The moment Seve became an icon
In a long and distinguished career, Seve Ballesteros won more than 90 tournaments, including the Masters twice, three Open Championships and the Ryder Cup as both player and captain.
But, of all the triumphs and successes, one moment has been immortalised in golfing history more than any other.
His Open win at St Andrews in 1984 was not his first major - in fact it was his penultimate - but it was by far his personal favourite.
Trailing Tom Watson on the final day, the Spaniard came back to win by two shots at the spiritual home of golf, denying his rival a third successive Open.
His final putt on the 18th green from 12 yards made its way towards the hole and appeared to hang for a split-second on the lip before dropping in.
Cue one of the most iconic releases of emotion that golf has ever witnessed.
Speaking as he battled cancer before last year's Open at The Old Course, Ballesteros expressed how much St Andrews and that win meant to him.
"St Andrews is the greatest place, for me, in golf and the place where I lived the greatest moment of my career," he told BBC Sport.
"When I holed the putt and said 'La meti, la meti' ('I put it in, I put it in') and all the fans were clapping… it was a glorious moment for me."
More than a quarter of a century on, it is still a cherished memory for golf fans.
BBC commentator Ken Brown, a former Ryder Cup player, was a close friend of Ballesteros.
The Scot finished joint-13th that year and was already driving home following the latter stages of the tournament on the radio.
"The commentary was fantastic and you got a sense of the crowd and the atmosphere," he said.
"I knew how important it was to Seve to win the Open at St Andrews.
"But, when I saw it later, you saw how much it really did mean to him.
"I was a young player - the same age as Seve - and it gave all of us players a bit of confidence to think: 'maybe one day I can be good enough to do it'."
Brown never did hold aloft the famous Claret Jug, but fellow Scot Paul Lawrie did in 1999 at Carnoustie.
But, if not for Seve 15 years earlier, that might never have happened.
"He was the reason I started to play golf," Lawrie said.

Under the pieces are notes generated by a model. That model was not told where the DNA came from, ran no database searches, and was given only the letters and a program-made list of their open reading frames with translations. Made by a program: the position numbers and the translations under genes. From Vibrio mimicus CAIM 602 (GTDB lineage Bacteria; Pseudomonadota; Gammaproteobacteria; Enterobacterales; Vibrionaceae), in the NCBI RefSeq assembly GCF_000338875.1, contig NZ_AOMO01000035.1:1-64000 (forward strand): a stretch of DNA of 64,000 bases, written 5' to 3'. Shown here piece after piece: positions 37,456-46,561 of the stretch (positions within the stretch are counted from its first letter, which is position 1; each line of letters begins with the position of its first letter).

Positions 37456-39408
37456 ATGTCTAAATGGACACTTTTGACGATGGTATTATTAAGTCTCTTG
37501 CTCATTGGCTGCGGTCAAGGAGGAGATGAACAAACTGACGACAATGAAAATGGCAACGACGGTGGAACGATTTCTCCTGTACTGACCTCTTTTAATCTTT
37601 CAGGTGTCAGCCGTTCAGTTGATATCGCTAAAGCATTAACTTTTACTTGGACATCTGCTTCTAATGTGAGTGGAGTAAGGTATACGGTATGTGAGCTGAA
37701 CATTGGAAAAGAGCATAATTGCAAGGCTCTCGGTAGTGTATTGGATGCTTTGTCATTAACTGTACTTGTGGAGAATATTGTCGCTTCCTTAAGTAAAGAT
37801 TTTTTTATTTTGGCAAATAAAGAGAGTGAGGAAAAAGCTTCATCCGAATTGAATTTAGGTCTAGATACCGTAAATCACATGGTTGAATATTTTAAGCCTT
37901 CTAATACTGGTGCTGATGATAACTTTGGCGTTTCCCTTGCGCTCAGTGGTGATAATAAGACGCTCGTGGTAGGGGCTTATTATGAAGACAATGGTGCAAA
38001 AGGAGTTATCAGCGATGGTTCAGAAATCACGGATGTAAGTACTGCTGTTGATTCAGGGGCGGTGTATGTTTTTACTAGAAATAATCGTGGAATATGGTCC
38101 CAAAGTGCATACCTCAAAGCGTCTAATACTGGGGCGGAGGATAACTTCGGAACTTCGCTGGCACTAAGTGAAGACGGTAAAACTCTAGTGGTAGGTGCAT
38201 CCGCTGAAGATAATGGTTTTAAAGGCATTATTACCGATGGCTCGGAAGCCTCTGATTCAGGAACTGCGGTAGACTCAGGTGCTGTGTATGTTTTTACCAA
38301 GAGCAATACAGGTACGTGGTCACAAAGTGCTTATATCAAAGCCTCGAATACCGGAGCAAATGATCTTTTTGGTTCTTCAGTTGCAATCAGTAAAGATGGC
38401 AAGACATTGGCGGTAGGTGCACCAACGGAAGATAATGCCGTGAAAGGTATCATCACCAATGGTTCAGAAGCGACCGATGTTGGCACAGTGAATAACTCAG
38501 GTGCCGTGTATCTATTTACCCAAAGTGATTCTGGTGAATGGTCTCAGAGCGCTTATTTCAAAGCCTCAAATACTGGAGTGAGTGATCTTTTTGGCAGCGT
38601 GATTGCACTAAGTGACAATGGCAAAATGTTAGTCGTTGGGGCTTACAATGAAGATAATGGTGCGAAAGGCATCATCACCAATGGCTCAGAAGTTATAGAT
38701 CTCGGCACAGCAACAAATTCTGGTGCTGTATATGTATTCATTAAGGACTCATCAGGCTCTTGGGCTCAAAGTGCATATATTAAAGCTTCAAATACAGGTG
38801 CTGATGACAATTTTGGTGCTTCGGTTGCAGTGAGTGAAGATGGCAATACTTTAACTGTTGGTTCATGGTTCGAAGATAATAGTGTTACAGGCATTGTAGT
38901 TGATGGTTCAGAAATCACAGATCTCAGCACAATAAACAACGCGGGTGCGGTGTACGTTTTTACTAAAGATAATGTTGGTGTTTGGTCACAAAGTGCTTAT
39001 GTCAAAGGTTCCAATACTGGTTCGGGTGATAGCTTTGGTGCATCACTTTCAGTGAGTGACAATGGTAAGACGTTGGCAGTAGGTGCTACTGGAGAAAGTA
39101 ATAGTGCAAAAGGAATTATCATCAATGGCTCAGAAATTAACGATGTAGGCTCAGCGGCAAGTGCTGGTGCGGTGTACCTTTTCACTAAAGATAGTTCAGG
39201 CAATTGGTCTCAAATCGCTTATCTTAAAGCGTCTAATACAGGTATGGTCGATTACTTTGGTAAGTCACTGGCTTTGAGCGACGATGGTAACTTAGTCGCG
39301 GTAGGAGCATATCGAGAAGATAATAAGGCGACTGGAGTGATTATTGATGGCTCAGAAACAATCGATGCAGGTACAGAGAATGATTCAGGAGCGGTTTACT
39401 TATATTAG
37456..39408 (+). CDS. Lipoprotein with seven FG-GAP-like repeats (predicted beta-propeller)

"Who could ever forget '84, with the celebration that Seve did?
"Back then, I would have been 15 and I remember watching it at home when he won.
"The putt didn't look like it was going to drop, but he just sort of willed it in.
"Seve was the guy I wanted to watch - he was exciting and charismatic."
It wasn't only fellow and future golfers that Ballesteros inspired that day.
Stuart Glen, a charity fundraiser, was among the thousands of ordinary fans watching the final round at St Andrews.
As a 14-year-old, he and his friend took the train to Fife and didn't move from their spot overlooking the final green all day.
"Growing up in the east end of Glasgow, golf had a certain image and Seve just shattered those illusions," said Glen.
"Everybody remembers his fist-pump, but it's the subtlety of what it meant to us growing up that mattered.
"He began playing golf with a single club on the beach. It made anything seem possible."
The victory was so special to Ballesteros that he tattooed a silhouette of his celebration on his left forearm.
He later used it also as the logo for his cancer research charity, the Seve Ballesteros Foundation.
David Cannon was one of the many photographers who had congregated around the 18th green and captured that image.
"Seve was a photographer's dream and one of the very few who always guaranteed to give you a memorable photo," he said.
"When he follows through with his big punch, I was in the wrong position.
"But he milked the crowd and the celebration went on for such a long time that some other guys ran out of film by the time of the famous image.
"It's an amazing thrill to have taken that shot. I'm proud of that image."